peace & understanding

Venezuela Currency Devaluation cont’d

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Shoppers picked through half-empty shelves at the Game-Zone electronics store in Caracas yesterday after a surge in demand drove up sales 70 percent over the weekend, said salesman Xavier Manrique. Colgate, the world’s largest toothpaste-maker, forecast a charge of up to 6 cents a share each quarter this year and Clorox Co., the biggest bleach maker, said it expects as much as $30 million in Venezuelan currency-related losses.

Chavez’s threats to seize businesses that raise prices following the first devaluation in five years may deepen shortages by making companies hesitate to restock, said Juan Pablo Fuentes, an economist at Moody’s He forecasts inflation could reach 60 percent, the highest since 1996 and more than double the government’s forecast.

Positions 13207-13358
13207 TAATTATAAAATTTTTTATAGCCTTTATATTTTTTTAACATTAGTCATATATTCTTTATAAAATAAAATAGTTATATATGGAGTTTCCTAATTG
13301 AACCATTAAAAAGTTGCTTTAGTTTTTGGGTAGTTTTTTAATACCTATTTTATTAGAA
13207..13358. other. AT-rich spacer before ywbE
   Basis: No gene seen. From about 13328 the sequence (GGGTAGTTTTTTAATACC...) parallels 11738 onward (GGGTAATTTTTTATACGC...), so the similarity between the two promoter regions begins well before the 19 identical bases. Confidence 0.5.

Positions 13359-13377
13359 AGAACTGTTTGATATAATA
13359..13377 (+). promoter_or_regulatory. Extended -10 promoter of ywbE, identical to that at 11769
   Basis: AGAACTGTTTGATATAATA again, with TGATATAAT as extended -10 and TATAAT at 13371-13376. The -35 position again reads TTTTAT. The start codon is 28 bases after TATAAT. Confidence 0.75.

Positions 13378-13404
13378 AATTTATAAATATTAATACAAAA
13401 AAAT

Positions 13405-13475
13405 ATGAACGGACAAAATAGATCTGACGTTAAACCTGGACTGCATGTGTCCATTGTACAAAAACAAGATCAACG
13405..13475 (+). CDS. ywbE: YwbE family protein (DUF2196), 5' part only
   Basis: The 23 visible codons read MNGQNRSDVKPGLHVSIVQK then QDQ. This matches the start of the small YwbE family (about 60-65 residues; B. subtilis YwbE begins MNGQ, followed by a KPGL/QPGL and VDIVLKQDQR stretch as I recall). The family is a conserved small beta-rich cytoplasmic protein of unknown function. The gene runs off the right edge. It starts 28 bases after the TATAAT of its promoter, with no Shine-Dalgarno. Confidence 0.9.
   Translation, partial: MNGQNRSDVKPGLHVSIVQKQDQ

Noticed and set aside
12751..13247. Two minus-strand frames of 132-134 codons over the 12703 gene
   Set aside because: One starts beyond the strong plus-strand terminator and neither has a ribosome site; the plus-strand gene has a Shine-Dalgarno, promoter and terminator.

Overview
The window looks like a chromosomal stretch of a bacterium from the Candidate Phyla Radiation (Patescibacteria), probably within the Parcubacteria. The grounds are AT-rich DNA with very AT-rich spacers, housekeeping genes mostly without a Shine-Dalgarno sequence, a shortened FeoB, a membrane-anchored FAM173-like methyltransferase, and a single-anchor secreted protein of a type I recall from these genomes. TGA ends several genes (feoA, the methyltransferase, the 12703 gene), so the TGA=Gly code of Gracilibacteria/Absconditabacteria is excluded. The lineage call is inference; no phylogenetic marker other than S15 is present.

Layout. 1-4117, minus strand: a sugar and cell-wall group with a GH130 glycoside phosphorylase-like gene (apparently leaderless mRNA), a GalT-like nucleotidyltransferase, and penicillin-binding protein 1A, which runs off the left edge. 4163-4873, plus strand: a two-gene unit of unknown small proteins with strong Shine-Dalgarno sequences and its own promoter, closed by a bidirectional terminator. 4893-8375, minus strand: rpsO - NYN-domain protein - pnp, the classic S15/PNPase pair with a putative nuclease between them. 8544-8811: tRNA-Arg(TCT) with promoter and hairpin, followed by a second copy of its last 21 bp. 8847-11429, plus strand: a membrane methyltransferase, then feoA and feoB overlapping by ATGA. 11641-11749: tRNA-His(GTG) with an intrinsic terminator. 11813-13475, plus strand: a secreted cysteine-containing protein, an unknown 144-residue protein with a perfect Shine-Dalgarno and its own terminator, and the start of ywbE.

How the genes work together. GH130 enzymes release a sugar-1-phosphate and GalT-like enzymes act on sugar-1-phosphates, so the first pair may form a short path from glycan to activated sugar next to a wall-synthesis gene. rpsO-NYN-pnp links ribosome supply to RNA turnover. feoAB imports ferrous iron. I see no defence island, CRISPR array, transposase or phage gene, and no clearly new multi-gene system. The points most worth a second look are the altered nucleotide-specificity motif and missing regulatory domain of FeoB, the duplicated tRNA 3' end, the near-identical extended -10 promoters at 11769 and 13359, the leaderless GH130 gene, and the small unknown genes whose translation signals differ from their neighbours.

“It’s going to be a tough year,” Fuentes said in a telephone interview from West Chester, Pennsylvania. “The devaluation has an immediate impact on consumers. You’re going to see a sharp contraction in consumption, which is the main driver for GDP.”

Now, the real question is when will a monetary event hit the shores of the United States. Americans are just waking up to the fact that we have experienced a massive devaluation of the U.S. dollar over the last 35 years and are just approaching the land of no return. Hyperinflation is sure to set in as an unprecendented decade of record spending, borrowing, and budget deficits threaten to topple the almighty dollar into oblivion.


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